Jim Taggart

Jim Taggart
Ottawa, Canada
June 23
Thought leader, relationship builder, leadership dude
Long-time student of leadership, economist and jazz aficianado. Enjoy playing the piano and writing music. Love mountain biking and walking my Labrador Retriever, Max. Recently retired from Canada's federal public service.

MARCH 25, 2012 12:52PM

Thriving in a Boundaryless Organization: How People Can Make a Difference

Rate: 0 Flag

Boundaryless, horizontality, borderless, cross-functional.

These words, plus more, have been used to describe the need to move beyond traditional organizational designs to a new form that is based on enabling people to perform their work and to serve customers more effectively.

How people collaborate, share information, learn from one another, generate new knowledge, and disperse this knowledge throughout their organizations is at the heart of why change is urgently needed.

I’ve chosen to use boundaryless. However, it’s not the word that’s important but rather the change in mindset that must accompany the use of it. Otherwise, we risk alienating people as they become numb to more espoused concepts and promises.

The Boundaryless Organization (initially coined by Jack Welch, former CEO of General Electric) is in effect an organization without walls. This type of organization is founded upon interdependency and trust. Without these two key characteristics, an organization is blocked from moving from the old organizational model to the new model characterized by the absence of functional walls and turfs.

The individual working in a boundaryless environment must understand the importance of these characteristics. She must trust her co-workers and be willing to support them anytime  to back them up consistently when needed.

She’s acutely aware of the need for a high level of interdependency among people, and in turn the importance of mutual accountability. People share when credit is given, and conversely, share when mistakes are made. Scapegoats don’t exist.

Whatever is flexible and flowing will tend to grow;
whatever is rigid and blocked will wither and die.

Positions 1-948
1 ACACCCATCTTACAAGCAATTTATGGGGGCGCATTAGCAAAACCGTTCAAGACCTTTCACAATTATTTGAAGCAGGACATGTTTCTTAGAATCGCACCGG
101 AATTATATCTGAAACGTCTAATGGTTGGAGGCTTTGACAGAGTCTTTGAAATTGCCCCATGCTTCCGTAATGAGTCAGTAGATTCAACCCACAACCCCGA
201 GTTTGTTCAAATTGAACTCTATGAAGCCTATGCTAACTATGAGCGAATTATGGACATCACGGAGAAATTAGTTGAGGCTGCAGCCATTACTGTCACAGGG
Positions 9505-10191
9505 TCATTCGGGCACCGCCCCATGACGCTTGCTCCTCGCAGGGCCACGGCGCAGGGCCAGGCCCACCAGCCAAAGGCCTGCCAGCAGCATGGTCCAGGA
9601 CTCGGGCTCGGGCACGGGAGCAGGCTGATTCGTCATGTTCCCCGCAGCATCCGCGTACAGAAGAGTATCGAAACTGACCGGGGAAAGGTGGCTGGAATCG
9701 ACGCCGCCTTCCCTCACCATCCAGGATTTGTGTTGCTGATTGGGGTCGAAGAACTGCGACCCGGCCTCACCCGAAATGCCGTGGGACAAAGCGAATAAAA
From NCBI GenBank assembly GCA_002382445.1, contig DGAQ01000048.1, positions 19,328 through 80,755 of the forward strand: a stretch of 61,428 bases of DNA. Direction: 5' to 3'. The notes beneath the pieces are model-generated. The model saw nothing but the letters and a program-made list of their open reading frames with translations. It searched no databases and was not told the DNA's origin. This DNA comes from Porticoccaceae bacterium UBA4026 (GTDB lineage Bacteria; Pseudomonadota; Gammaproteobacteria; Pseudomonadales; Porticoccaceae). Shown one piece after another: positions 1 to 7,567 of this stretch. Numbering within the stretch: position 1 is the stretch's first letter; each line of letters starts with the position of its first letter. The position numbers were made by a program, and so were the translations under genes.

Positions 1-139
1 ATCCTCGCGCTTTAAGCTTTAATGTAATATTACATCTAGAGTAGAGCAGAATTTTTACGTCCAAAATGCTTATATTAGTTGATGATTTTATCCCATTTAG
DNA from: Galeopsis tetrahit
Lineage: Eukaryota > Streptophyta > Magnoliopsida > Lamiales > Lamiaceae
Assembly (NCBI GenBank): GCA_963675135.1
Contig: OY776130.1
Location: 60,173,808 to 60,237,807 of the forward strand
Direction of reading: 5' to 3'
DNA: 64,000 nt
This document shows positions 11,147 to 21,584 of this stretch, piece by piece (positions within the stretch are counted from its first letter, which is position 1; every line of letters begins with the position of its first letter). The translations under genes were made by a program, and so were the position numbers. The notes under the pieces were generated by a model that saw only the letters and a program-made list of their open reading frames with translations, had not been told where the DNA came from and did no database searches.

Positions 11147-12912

Lao Tzu

The boundaryless person is one who sees the big picture. He sees the interrelationships and patterns within the organization, as well as emerging trends in the outside world. He strives continually to build strong and lasting relationships with others.

He’s not interested in protecting his turf. His focus is on the organization’s best interests, its future and well-being. Moreover, he has an obsession for customer service. Not only does he respond quickly to customer needs, but he makes every effort to anticipate them.

To accomplish this, and to be effective in the boundaryless organization, this individual is nimble and agile. He moves effortlessly across the organization, seeking peoples’ inputs and making things happen.

The boundaryless individual has a direct impact on management. In this type of environment, managers assume a new role. They now work across the organization, forgetting about previous fiefdoms. They thrive on inspiring their people to connect with others, to make things happen, and to serve customers to the highest degree possible.

The manager serves as a catalyst to her people. Less reliance is placed on managing things (i.e., doing things right) and more is placed on leading people (i.e., doing the right thing).

A high level of energy prevails in the boundaryless organization. People are charged up with knowing that they are making a meaningful contribution to the organization. They’re avid learners, continually seeking out new information and acquiring new skills. They realize that the more they learn that the more ignorant they are. Yet, they possess self-confidence, realizing that learning is a never-ending journey.

The boundaryless individual can therefore be viewed as someone who exhibits the following traits:
• Possesses self-confidence,
• Trusts others,
• Sees interdependencies and patterns,
• Works across the organization,
• Builds relationships,
• Takes the initiative to make things happen,
• Is obsessed with customer service,
• Has a zest for learning.

How many of these traits do you possess?

To thrive in a world of change and chaos, we will need to accept
chaos as an essential process by which natural systems,
including organizations, renew and revitalize themselves.

– Kevin McCarey

Photo by Sue Butler

Click here to download my complimentary e-white paper Leading in a Multipolar World: Four Forces Shaping Society.

Visit my e-Books, Resources and Services pages.

Take a moment to meet Jim.

Your tags:


Enter the amount, and click "Tip" to submit!
Recipient's email address:
Personal message (optional):

Your email address:


Type your comment below: